Being a shareholder is weird. While studying my first degree, I was taught how to build companies and structure shares to benefit the client. In my head, I have this vision that my 50 shares of Target give me some say in how the company is run. I know that it’s silly but it’s so ingrained in my head that I’m an owner of a multi-million dollar company that all eye-rolls and opinions to the contrary just fly over my head.
On Monday, I decided to visit my local Target. I walked in, head held high and smiled to all the associates — they do, technically, work for me you know — and went about my shopping trip. I picked up some unpriced nylons from an empty shelf and walked around the store looking for a price scanning machine. Ah Target, trying to get people to commit to items without telling them the price — this is the exact opposite of Zeller’s philosophy of always-have-the-register-scan-a-lower-than-shelf-price. As a shareholder, I approve of the lack of prices but, as a frugalista, I was terribly frustrated.
Since somebody wanted tacos, I made my way over to the food section. I thought about taking picture after picture of the empty shelves but more than enough has been said about that (google “Target empty shelves” if you don’t believe me.) that I only took one clandescent photo:
You guys — there are like 10 litres of 3.25% milk. This tells me that a) Target is really moving milk b) no one shops at Target and they think that 10 is the right number of litres of 3.25% milk that they’ll sell c) the grocery manager is delusional or d) there’s a bigger issue at play here.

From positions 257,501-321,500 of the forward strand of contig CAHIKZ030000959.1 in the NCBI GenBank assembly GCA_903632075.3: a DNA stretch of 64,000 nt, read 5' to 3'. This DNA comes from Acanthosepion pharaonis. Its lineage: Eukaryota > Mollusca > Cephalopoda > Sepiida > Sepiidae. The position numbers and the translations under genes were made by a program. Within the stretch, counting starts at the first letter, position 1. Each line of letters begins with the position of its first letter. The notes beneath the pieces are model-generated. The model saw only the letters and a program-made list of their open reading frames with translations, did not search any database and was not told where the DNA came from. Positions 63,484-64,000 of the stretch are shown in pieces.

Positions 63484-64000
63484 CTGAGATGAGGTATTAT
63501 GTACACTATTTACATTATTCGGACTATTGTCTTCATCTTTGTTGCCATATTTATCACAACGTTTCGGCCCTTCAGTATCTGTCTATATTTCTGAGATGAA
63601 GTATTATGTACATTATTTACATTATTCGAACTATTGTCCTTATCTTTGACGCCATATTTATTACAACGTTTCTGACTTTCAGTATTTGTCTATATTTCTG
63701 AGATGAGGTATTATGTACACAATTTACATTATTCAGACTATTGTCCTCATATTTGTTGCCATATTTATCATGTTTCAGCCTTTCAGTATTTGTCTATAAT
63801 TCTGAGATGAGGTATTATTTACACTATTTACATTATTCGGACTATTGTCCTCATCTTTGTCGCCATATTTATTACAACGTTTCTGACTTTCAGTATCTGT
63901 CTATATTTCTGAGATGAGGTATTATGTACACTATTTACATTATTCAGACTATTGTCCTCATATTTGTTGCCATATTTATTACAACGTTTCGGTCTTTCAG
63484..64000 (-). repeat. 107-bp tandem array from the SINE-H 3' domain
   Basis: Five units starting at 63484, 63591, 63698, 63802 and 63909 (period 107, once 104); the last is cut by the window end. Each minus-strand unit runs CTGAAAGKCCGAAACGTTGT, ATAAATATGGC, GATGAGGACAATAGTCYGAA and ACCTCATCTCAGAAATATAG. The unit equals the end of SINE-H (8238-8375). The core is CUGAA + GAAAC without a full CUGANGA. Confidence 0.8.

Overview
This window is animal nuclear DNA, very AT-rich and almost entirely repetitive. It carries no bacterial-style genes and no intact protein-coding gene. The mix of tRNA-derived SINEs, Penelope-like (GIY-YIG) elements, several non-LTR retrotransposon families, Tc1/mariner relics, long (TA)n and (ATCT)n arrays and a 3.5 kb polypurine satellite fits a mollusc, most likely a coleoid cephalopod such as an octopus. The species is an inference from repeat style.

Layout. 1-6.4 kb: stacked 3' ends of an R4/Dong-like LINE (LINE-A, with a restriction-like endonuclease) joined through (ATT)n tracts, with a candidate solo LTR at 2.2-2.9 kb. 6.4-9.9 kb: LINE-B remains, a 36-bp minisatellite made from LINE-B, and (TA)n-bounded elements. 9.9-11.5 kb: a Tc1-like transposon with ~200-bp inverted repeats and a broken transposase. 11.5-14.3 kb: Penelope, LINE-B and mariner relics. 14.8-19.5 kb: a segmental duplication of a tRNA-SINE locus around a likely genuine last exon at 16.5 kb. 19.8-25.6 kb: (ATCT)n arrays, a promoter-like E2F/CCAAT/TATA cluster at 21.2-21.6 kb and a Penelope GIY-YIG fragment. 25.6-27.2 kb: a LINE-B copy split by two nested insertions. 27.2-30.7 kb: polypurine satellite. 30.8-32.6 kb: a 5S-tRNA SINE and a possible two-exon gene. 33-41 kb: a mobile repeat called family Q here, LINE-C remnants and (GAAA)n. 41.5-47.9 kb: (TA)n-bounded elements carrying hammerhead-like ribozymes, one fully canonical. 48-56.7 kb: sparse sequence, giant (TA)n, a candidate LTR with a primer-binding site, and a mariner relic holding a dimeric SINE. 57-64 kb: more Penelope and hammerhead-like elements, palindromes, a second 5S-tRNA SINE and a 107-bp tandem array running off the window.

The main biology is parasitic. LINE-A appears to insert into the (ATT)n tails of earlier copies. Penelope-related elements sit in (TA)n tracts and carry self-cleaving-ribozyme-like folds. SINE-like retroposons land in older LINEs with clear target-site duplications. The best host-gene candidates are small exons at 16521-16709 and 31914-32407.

By all analyst accounts, the answer is d) — major supply chain problems are plaguing Target in Canada and this is why they are having a hard time competing with the Walmarts and Superstores and are posting billion-dollar losses. I frown and make a mental note to tell all my friends to shop at Target.
Carrying on, I paid for my purchases (in cash, of course. This was Target, after all) and went home where I proceeded to make delicious tacos. I browned the meat, added some water and went to cut open my seasoning package when I saw something that made me question why exactly I thought Target was a good share to own:
Do you know how long it takes taco mix to expire? Two years. Guess how long Target has been in Canada? Uh, not two years. In fact, I was living in Calgary when this Target opened. Where is this taco mix from? How has it been on the shelf long enough to expire? DOES ANYONE SHOP AT TARGET?
And that, fellow readers, is the worst thing about being a Target shareholder — the fact that the company I own is pushing taco mix that’s from Lord-knows-where and is 18 days away from being expired.
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